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February 25, 2021

Make money growing native food

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The northern rivers region is a terrific place to grow food, and its progressive restaurants, many of which are looking to showcase sustainable and locally grown produce, are a ready-made market.

Anyone wanting to get into the food-growing market for economic reasons will have a terrific opportunity on 24–25 August to hear about the developments in, and possibilities of, the burgeoning native food and botanicals sector. The two-day workshop is part of a national roadshow by Australian Native Food and Botanicals (ANFAB).

ANFAB chair Amanda Garner said, ‘There is unprecedented demand for items produced from Australian native species and the industry needs to expand to fulfil this demand. The roadshow aims to develop farmer interest and participation and support existing producers.

‘We will be offering the latest industry information: business models, value chain collaboration, quality assurance and logistical optimisation elements. And we will be integrating Indigenous cultural knowledge.’

The first day, at the Jingi Wahla Rooms, Ballina Surf Club, will comprise presentations by experts in the industry as well as a networking native food lunch by Harvest Café in Newrybar. The second day features workshops and a farm tour of Boon Luck Farm in Tyagarah.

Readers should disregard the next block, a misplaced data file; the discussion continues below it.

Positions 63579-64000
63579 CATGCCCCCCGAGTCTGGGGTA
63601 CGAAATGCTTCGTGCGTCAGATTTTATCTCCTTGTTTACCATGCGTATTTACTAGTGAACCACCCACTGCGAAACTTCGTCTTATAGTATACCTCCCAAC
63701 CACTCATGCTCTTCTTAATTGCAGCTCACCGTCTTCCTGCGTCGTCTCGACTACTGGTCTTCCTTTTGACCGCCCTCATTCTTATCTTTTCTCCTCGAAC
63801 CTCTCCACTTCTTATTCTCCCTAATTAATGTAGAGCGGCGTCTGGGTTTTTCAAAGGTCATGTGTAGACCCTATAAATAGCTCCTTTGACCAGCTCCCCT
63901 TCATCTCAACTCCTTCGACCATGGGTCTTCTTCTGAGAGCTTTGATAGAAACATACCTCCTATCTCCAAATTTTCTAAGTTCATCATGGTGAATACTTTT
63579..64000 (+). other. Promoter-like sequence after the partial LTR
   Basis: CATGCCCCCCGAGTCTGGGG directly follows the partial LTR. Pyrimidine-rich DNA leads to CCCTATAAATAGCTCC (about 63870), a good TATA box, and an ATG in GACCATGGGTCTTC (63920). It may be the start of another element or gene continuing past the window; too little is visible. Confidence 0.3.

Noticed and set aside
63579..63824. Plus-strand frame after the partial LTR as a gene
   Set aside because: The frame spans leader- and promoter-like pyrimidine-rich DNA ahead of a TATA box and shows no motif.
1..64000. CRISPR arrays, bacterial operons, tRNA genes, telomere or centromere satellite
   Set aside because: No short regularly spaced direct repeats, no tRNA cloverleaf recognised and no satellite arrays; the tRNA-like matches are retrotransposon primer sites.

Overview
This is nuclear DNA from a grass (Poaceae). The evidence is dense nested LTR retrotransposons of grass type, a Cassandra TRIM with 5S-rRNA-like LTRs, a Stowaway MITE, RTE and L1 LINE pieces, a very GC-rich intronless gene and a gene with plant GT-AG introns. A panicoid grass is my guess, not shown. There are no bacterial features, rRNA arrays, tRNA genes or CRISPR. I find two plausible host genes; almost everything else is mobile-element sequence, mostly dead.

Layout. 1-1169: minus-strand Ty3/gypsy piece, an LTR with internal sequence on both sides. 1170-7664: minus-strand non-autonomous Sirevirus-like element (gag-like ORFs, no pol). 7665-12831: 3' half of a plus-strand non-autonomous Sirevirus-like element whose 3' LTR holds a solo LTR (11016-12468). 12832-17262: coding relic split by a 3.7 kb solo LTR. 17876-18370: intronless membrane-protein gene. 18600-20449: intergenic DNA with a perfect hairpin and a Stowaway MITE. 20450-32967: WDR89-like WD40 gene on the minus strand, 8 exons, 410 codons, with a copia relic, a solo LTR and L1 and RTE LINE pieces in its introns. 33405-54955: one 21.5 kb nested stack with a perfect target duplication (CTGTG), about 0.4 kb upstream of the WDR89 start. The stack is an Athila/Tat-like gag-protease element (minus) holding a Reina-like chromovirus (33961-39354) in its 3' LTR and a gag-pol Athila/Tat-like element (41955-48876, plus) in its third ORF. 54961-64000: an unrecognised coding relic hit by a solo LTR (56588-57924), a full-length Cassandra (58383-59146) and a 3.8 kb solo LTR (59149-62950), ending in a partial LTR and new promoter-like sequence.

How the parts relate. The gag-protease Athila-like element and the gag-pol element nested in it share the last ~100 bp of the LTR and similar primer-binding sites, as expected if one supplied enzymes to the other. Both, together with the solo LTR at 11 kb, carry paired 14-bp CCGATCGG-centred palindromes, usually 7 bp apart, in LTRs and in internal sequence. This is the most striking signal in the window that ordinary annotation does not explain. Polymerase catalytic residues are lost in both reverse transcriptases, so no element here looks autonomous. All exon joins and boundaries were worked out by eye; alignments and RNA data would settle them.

The Ballina speaker lineup includes:

• Amanda Garner, chair of ANFAB discussing export markets and opportunities

• Rusell Glover, local riberry grower

• Dr Yasmina Sultanbawa, researcher at University of Queensland

• Josh Gilbert, manager Indigenous consulting, Price Waterhouse Coopers

• Sheryl Rennie, local finger-lime grower

• Clayton Donovan, chef and presenter Wild Kitchen

• Rebecca Barnes, founder of Playing with Fire

• Peter Hardwick, forager for Harvest Café and native food expert

Over the last 10 years ANFAB, in partnership with CSIRO, RIRDC and other research institutions, has worked to boost production, consumption and use of 14 priority native species, such as kakadu plum, lemon and anise myrtle, mountain pepper, riberries, quandong, bush tomato, finger-limes and native citrus, Davidson plum, wattleseed and muntries.

The work has included nutritional analysis indicating health benefits, registering as traditional foods, flavour profiles and species fact sheets.

More info: $45 for the two days to cover food/refreshments. Register by 21 August via Eventbrite by searching ‘growing the growers farm co operatives ANFAB’.

www.anfab.org.au. Facebook ANFABau. Instagram ANFABAUS

Finger limes

Finger limes. Photo by Rebecca Sullivan


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